Searching for a Missing Person in Australia?


If you're trying to find people in Australia, you're not alone! One missing person in Australia is reported every eighteen minutes, which amounts to 30,000 every year. People search in Australia can be difficult. Australia is a vast country, with great distances between towns and cities making communities isolated and remote. The country also has very stringent privacy laws, with one Federal (Commonwealth) Government responsible for all of Australia and then each of the 6 states and 2 territories having its own government maintaining public records for their own jurisdiction. So what can you do?

Concern for safety and welfare?

Phone the local police station immediately

If someone you know is missing and you have serious concerns for their safety, notify the local police station, near their last address, immediately. There is no need to wait 24-48 hours. The police work to national minimum standards for investigation of missing persons. Most people return safe and well.

  • Contact the Australian Missing Persons Unit
  • Or for further info online: www.missingpersons.info.auGet in touch with the Salvation Army Missing Persons Unit
  • Go online to: www.salvationarmy.org.au/familytracing
  • Lost Touch? Finding someone in Australia

There is a limited range of resources freely available. They can be difficult to find and use, but certainly worth a go!

Try the phone book!

If you just need to locate people in Australia, one way to start is by checking the Australian White Pages. You may just get lucky! The White Pages only give you the surname and just an initial for the Christian name, but they can be useful if you know the general area of where the person lives.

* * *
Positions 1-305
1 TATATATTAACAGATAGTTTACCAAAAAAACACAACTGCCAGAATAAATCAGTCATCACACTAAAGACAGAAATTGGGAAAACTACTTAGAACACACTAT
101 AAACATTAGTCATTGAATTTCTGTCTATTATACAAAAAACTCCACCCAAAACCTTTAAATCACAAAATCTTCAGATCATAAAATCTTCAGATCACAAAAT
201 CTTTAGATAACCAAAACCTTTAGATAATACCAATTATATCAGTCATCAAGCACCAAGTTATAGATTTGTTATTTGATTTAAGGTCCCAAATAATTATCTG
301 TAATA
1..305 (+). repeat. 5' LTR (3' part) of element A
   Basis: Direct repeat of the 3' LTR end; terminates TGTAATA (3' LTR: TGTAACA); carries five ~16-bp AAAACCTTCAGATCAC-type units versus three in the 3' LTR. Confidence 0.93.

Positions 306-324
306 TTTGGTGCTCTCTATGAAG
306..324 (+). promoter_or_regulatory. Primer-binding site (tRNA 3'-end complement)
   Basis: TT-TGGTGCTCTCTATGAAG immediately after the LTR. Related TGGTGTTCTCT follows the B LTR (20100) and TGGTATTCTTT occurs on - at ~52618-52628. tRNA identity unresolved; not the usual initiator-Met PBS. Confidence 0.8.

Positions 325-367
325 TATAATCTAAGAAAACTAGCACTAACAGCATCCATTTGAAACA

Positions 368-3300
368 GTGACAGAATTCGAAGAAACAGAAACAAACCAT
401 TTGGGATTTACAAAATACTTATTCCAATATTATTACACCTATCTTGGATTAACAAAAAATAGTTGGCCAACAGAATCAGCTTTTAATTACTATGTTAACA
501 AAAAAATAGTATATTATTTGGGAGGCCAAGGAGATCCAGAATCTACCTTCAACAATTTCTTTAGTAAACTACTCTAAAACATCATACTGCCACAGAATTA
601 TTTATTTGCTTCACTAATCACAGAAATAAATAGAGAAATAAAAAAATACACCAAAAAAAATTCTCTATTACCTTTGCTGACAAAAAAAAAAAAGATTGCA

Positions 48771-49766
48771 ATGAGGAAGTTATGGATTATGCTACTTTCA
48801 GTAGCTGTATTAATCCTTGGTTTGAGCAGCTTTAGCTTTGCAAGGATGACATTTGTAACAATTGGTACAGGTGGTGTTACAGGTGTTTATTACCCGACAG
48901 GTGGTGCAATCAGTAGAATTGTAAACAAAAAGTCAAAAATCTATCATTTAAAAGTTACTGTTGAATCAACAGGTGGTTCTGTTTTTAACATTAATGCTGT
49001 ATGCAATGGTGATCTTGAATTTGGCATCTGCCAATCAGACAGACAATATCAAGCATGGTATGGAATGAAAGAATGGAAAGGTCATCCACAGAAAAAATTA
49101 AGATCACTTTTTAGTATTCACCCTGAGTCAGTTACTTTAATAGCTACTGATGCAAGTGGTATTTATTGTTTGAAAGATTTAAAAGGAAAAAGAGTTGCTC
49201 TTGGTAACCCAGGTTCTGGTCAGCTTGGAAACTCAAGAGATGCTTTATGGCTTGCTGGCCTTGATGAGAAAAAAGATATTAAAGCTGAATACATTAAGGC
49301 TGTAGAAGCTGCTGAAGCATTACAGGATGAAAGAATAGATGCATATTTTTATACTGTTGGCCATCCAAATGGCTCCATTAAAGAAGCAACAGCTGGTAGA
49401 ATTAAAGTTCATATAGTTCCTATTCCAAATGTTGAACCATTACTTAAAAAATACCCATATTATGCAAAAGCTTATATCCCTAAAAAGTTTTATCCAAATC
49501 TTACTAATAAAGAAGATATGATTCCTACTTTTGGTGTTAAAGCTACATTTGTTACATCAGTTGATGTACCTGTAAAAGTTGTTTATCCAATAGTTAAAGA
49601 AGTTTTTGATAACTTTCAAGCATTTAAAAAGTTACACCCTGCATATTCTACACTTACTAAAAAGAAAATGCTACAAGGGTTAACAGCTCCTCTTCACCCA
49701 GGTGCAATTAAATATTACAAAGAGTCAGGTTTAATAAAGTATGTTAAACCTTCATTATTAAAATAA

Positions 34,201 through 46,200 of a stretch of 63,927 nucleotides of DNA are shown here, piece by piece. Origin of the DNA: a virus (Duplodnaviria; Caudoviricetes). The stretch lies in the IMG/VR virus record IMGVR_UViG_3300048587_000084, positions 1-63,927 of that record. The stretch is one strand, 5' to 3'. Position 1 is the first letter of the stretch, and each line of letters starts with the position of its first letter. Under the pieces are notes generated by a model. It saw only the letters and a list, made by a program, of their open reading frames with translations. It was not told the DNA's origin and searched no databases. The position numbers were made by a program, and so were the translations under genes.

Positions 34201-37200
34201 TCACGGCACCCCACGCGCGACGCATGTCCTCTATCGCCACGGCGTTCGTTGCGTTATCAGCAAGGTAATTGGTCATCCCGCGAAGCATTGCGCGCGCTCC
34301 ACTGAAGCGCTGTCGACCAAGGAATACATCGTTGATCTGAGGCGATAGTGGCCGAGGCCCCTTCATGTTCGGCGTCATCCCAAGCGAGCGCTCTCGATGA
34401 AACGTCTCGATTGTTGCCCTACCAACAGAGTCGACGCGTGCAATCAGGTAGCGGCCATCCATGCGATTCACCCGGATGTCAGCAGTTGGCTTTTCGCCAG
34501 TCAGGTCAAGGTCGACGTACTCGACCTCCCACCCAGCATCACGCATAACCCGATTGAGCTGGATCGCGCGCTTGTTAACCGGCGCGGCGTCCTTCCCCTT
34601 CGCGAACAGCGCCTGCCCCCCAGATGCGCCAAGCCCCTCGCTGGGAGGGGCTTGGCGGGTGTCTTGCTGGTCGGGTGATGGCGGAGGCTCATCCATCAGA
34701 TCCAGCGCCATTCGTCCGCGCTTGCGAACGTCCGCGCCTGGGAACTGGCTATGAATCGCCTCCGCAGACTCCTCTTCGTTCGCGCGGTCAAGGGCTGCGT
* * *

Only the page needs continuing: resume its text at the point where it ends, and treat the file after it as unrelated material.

Go online by going to www.whitepages.com.au
If you are in Australia, try Directory Assistance 1223
If you are calling outside Australia, try the International Directory Services in your own country.

Remember that as Australia is a large Country, the complexity of compiling the White Pages for all the states and territories is tricky and so often it is out of date. Also many people in Australia are ex-directory.

Here are some online 'White Pages' that you may want to try:

Yahoo People Search: http://people.yahoo.com
Women's White Pages: www.femail.com

Delve through the voting registration records!

If you are locating a missing person who is an Australian citizen, then you may find them on the Australian electoral roll for the electorate they live in. The records are available at the Offices of the Australian Electoral Commission, the Office of State and Commonwealth Members of Parliament and Legislative Assemblies (MP's and MLA's). Members each have a copy of the electoral roll on disc for their own use, and may allow you to use it to undertake a search, otherwise all rolls are on microfiche or paper.
Go to www.aec.gov.au

Incomplete address?

If you know part of an address, try these sites:

www.whereis.com.au - a quick database lets you type in street name, state or place and then locates the address on a convenient map
www.iaf.net - an internet address finder
www.192.com.au
www.infobel.com.au
www.yahoo.com.au
www.aaa.com.au/online/local

Email

There are a few websites where you can search for email addresses, however these sites are not easy to use and are unlike 'directory enquiries'. This is because email addresses can be registered in many places and that means the task can be difficult and frustrating. All the directories available don't communicate with each other, so just because you can't find information on one, doesn't mean you won't find it on another. Here are some web addresses that may help:

www.world-address.com

www.sofcom.com.au
www.whowhere.lycos.com
www.411locate.com
www.555-1212.com
http://people.yahoo.com
www.bigfoot.com

Internet search engines

Many people have an unknown presence on the web, so a simple way of looking is to type their name into a search engine. There are a lot of sites that can be used and here is just a small selection:

www.yahoo.com.au
www.askjeeves.com